Lay members supported the school and provided for the sisters and the parish’s pastoral needs, explained Avella. He added that St. Mary’s began growing as more moved into the area.
“A vibrant Catholic culture flourished at St. Mary’s with so much growth that, in 1950, the old temporary church gave way to the handsome colonial style building that sits today on the corner of 39th Avenue and 75th Street,” he said. “This ‘new’ church was the product of lay generosity.
“Memorials to the donors were etched in plates found in various places in the church. Among the donors were the parents of a young soldier who had been among the first to die in the Korean War.”
Growth and flourishing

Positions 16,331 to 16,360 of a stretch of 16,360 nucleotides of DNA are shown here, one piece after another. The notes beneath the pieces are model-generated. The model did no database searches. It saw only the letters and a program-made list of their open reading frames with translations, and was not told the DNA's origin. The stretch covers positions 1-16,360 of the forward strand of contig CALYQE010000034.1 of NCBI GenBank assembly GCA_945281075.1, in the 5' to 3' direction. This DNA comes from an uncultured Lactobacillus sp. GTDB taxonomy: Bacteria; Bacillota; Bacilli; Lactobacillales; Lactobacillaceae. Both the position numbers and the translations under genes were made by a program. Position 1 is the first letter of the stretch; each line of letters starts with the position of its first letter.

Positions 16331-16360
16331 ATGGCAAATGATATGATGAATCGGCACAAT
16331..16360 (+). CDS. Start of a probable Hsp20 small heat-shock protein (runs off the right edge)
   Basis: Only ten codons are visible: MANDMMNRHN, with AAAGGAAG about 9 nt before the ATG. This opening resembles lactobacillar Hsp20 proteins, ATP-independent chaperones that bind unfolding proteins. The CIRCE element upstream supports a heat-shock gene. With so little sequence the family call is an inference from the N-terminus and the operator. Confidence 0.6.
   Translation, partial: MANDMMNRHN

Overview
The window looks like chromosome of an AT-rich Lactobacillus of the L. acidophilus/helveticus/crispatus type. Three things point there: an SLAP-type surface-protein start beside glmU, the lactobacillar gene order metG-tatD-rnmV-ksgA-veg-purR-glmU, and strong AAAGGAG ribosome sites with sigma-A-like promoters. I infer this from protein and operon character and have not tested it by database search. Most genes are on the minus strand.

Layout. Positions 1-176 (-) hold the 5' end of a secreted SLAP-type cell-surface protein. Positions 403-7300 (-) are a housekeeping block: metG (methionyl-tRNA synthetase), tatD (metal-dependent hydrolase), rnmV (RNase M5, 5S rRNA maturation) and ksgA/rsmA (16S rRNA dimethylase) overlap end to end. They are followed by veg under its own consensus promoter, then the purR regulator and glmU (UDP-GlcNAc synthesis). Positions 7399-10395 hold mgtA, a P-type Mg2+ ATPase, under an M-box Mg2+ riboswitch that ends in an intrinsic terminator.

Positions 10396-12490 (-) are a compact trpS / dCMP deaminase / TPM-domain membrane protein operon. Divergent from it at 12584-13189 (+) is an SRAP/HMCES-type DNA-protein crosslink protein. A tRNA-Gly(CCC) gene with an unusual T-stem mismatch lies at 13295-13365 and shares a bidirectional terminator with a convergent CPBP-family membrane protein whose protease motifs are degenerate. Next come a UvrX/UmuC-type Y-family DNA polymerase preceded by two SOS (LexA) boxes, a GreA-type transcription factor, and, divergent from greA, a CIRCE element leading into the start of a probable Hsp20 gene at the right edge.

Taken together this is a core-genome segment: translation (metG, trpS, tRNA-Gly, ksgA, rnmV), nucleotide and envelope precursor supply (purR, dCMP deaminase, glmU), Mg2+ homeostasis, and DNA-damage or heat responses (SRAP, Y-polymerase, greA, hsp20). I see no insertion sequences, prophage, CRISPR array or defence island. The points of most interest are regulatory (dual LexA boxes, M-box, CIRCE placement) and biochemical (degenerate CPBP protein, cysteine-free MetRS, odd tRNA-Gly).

St. Mary’s first pastor died in August 1956 and Avella said his successors built on the spirit of active lay involvement that Bell and his assistants had cultivated.
“It flourished especially during the pastorate of Father John Michael Murphy in the 1970s and ’80s. Murphy, a former seminary professor, was enthused by the dynamic energies of the Second Vatican Council. He pressed forward by energizing lay members to take an even more active role in church life: service in the liturgy, the formation of parish councils which were truly influential, managing the growing personnel required for the church and school, hiring lay persons to assume key positions of responsibility.
“The ever-smiling Murphy endorsed, encouraged and blessed active lay involvement — and people warmed to him with great affection,” Avella said.
He recalled an incident where a parishioner thought he was acting on Murphy’s wishes and took a chainsaw to the old altar rail.
“In my visits around the parish in the late 1970s, I found remnants of those rails used as rails around garden beds,” he said.